Raspberry Canes Not Growing: Tricks To Promote Growth

Even if you have a small growing space, raspberry bushes will yield plenty of delicious berries. If you get one of the everbearing raspberry varieties and treat them well, you’ll be picking berries from June until fall.

However, these beautiful bushes have quite a complicated growing pattern, and it takes a bit of expertise to get it right. A particular cane takes two years to bear fruit, growing only foliage during the first year, fruiting the next year.

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If you tried your luck with raspberries and ended up asking, “Why are my raspberry canes not growing,” you’re not alone. Keep reading and understand what might have been the problem and how to promote their growth.

Raspberry Canes Not Growing

How To Tell What Kinds Of Raspberries You Have?

Different raspberry varieties have different demands when it comes to maintenance. Understand the kind of raspberry bush you have to give them the care they’re looking for. How to identify raspberry plants

Raspberries Or Blackberries

Raspberry Canes Not Growing

Raspberry canes grow upright or trail in several directions, depending on the variety. They usually have thorns, but these are smaller and softer than those on other thorny bushes. Light green spade-shaped leaves with toothed edges appear on the stems, with a greenish-silver color on the backside.

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Also, the raspberries are themselves distinguishable from the other berries if you pick one and inspect. While blackberries and other types of bramble berries have a core in them upon ripening, raspberries are the only kinds without one. Instead of a solid core, they’re hollow from inside.

What Kind Of Raspberries

Once you’ve identified the plants as raspberries, you can distinguish between the raspberry varieties from the berries’ color. If the berries aren’t red (as with the common red raspberries), you might have black raspberries. Don’t confuse them with blackberries. Yellow and purple varieties are also available, although less common.

If your raspberry bush is only fruiting in summers, it’s a summer-bearing raspberry. If it’s fruiting twice, once in summers, and then again in autumn, you’ve got everbearing raspberries. Only red or yellow varieties can be everbearing.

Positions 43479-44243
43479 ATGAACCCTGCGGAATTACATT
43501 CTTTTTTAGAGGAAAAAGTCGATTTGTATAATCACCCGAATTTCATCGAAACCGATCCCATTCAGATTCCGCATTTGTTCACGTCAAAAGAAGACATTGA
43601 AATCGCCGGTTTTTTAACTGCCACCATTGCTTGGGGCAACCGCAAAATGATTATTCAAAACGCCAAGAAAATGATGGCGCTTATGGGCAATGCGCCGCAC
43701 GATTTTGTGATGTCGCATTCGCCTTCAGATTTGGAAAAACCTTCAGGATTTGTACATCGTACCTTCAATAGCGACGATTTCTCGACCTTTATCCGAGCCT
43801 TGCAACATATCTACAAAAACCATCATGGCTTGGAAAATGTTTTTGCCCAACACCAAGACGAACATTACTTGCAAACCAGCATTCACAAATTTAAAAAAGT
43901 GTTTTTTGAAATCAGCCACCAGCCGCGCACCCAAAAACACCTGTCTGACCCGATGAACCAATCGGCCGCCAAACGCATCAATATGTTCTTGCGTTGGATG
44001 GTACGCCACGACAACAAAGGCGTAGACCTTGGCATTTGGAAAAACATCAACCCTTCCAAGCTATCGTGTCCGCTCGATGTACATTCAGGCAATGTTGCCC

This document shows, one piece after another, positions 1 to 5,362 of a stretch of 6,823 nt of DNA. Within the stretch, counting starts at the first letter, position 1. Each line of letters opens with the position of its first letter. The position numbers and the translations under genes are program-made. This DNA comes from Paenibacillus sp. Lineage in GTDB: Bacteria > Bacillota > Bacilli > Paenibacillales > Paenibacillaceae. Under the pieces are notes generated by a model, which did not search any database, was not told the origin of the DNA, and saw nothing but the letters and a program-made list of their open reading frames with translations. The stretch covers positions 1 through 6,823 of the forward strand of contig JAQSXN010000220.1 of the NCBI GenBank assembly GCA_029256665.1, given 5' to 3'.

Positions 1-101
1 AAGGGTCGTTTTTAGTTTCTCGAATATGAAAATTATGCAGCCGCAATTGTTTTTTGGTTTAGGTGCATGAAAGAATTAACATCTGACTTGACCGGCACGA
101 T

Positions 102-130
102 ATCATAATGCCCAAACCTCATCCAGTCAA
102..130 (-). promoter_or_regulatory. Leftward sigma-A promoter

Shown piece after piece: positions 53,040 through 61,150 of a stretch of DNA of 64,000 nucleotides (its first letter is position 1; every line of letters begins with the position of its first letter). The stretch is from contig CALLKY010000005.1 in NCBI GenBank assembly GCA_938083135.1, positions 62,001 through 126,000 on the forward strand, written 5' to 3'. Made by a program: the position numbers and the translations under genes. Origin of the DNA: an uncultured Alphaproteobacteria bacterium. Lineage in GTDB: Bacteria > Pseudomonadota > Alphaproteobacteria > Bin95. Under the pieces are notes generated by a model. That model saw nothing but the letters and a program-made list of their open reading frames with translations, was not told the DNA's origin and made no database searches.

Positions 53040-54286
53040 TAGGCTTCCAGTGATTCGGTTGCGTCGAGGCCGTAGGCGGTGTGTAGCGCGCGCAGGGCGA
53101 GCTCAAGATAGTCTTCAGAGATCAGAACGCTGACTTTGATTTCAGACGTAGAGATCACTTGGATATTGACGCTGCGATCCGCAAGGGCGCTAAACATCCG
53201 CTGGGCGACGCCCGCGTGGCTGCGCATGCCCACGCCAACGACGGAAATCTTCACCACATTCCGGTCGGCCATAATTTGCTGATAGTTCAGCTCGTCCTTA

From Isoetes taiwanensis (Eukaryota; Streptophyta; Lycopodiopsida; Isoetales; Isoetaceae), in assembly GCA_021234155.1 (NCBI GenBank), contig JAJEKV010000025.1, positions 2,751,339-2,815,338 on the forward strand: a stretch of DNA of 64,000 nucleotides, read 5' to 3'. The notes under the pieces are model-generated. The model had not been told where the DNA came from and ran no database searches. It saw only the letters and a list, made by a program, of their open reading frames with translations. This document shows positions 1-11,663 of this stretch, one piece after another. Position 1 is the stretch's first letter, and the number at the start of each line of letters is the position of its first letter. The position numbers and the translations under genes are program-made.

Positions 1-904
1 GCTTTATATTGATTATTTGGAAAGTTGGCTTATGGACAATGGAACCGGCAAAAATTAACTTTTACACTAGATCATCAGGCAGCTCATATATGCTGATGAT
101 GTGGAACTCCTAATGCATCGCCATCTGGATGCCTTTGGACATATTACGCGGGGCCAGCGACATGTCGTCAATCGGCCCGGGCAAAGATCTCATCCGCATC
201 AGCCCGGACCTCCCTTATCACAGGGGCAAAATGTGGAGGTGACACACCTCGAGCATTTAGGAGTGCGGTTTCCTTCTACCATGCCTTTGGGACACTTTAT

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When Do Raspberry Canes Start To Shoot?

Raspberry Canes Not Growing

Raspberries are started from one-year-old canes bought at a nursery. If you’ve started with one of these and confused whether they’re already dead or it’s too soon for them to start giving leaves, here’s a little info to help you. 

Dormant raspberry canes are planted in late fall in mild winter regions, or spring if the winters are cold. With proper care, new shoots will appear by springtime. Until the canes are well established, keep them well-watered, not letting the soil dry out. It generally takes about 4 to 6 weeks for the canes to develop fully. Remove any weak canes during the first summer.

How Long Do Raspberries Take To Grow?

Most varieties of raspberries fruit during their second season. The first season marks the vegetative growth while blooming, and fruiting comes along during the second season. Some everbearing raspberries may even bear a small crop the first autumn after they’re planted.

Summer-bearing raspberries will fruit in early summers and ripen over 2 weeks. The autumn-fruiting or everbearing varieties fruit all the way from June-July, until September, or even October, until the frost nips them.

How To Encourage Growth When Raspberry Canes Not Growing?

Raspberry Canes Not Growing

Are my raspberry canes dead? Quite a few gardeners end up asking this question since raspberry canes demand a bit of attention to stay alive. From planting to maintenance, raspberry growing involves certain technicalities. Overlooking any of these can beat the dust out of your crop. So how do you encourage raspberry growth? Here are some tips that can help keep the canes alive and thriving.  

Tip No. 1: Don’t Plant Too Deep

One of the most common reasons for failure is planting the canes deeply. Raspberries are shallow-rooted and find it challenging to develop new canes if they’re sitting inches deep in the soil. When planting the dormant canes bought from the nursery, only barely cover the roots with soft, friable soil.

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A 1-foot deep and 1-foot wide hole, with a handful of 4-20-20 fertilizer, should be enough for planting a cane. When backfilling with soil, add only enough to cover the roots. Press the soil around the canes by hand to prevent air pockets and to secure the canes to the ground, so they’re not knocked to the ground by strong winds.

Tip No. 2: Soak Bare-Root Canes in Vitamin B1